Woes of Bangalore…

For those who can observe, the signs have been all around. Unprecedented temperatures, dwindling resources, vanishing lakes, chock-a-block roads, crumbling infrastructure — this isn’t a city on the way to glory. It’s a city that’s fighting for survival.

Can a city hope to alleviate the problems of population concentration without blocking opportunities for economic growth?

To address this issue, Balachandra Patil, professor of management studies at the Indian Institute of Science (IISc), Bengaluru, and his Mumbai-based colleague Sudhakara Reddy from Indira Gandhi Institute of Development Research, set out to gather information about the two cities.

They zeroed in on an ‘indicator’ approach to describe the city’s current status. These indicators covered four dimensions: economic, social, environmental and governance, which together formed the foundation of a city’s sustainability.

Patil said that city planning cannot be a skewed one, where planners focus on just one aspect.

“It has to be a holistic development. For instance, at the national level they say GDP [gross domestic product] is good. But when you try to increase the GDP, your environment will collapse. Some people will become rich, some will become poorer. Our question is: can there be a single indicator — an urban sustainability indicator — one that becomes a target for planning? The government can then aim at improving that value,” he said.


The analysis revealed that on a scale of 0 to 1, where 1 is an ideal value and 0, the most deficient, Bengaluru lagged in the economic domain and the main culprits were income, infrastructure and transportation.

“The city shows lower unemployment and inflation rates, indicating good growth and development, but fared low on the overall economic index (0.519 on a scale of 0-1) primarily because of the low per capita income, per capita water and electricity consumption, lower access to public transport, poor road infrastructure and high congestion.”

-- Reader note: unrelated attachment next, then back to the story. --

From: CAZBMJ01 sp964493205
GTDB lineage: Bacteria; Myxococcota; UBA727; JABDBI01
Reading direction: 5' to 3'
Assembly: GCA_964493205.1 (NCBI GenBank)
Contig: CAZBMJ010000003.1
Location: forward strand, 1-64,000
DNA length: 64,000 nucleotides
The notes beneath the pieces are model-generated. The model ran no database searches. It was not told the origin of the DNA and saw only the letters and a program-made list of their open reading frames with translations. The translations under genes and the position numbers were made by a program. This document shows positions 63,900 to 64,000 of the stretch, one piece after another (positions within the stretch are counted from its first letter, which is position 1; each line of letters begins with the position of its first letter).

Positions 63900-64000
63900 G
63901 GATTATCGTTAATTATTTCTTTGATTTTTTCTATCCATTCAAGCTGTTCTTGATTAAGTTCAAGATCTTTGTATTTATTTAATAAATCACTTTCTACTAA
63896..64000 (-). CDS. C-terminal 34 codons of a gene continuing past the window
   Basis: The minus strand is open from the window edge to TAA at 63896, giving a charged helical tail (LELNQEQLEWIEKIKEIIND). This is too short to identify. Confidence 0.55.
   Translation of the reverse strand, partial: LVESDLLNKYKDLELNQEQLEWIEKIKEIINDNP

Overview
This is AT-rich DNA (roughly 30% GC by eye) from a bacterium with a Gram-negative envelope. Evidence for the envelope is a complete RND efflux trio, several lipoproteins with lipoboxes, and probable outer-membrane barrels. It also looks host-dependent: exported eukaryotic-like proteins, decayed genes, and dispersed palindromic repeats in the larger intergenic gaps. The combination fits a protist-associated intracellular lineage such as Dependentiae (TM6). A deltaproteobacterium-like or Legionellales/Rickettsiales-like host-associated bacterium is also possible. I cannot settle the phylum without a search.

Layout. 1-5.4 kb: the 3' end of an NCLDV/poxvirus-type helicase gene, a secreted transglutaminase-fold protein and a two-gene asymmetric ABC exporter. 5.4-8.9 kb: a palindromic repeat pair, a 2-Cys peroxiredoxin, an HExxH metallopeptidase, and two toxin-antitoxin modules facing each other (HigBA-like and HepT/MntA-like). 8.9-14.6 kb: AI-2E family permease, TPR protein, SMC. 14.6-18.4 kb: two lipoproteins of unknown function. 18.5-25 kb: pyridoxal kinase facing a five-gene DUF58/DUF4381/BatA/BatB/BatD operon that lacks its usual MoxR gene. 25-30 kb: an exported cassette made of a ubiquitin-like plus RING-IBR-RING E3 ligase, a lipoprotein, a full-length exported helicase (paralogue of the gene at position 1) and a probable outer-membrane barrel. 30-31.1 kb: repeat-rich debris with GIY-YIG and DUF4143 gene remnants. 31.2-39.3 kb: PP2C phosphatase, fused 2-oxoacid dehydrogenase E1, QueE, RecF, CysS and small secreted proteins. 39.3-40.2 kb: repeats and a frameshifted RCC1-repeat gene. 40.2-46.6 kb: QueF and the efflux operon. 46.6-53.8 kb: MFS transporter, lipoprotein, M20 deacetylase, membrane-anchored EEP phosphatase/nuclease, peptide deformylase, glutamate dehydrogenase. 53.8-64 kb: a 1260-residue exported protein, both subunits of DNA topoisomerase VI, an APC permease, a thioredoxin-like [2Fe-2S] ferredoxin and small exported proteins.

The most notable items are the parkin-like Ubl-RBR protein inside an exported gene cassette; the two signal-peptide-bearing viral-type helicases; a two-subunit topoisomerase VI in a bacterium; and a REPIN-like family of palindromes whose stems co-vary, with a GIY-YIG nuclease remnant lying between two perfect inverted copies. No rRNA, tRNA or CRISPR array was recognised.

“When Bengaluru‘s sustainability indicators were also compared to those of other megacities like London, Singapore, Shanghai and Mumbai, we found that Bengaluru ranks 4, just before Mumbai and with Singapore at the top, followed by London and Shanghai. Relatively low performance on economic sustainability indicators is the main reason Bengaluru and Mumbai slip on the ladder,” Patil told Mirror.

Experts are of the opinion that the ability of a city to survive and prosper indefinitely involves several major factors such as an economy, availability of jobs and services, healthcare, and attraction of the urban environment and the availability of resources, as well as space for growth.

“Economic viability at the cost of health and environment is no viability at all. Presently, this city is recklessly headed down a slippery slope, buoyed by the unreal imaginations unfurled by the avaricious real estate lobby and its influence in government policies and planning mechanisms,” said Leo Saldanha, coordinator of Environmental Support Group (ESG).

“The best way forward is to invest heavily in bottom-up planning, coordinate city-wide monitoring and management tasks through a representative and transparent system, and ensure future planning is undertaken democratically and keeping in view environmental, health and ecological indicators,” said Saldanha.


Transportation problems in cities are major roadblocks in long-term development, and are very closely related to land development, economic structure, energy policies, and environmental issues.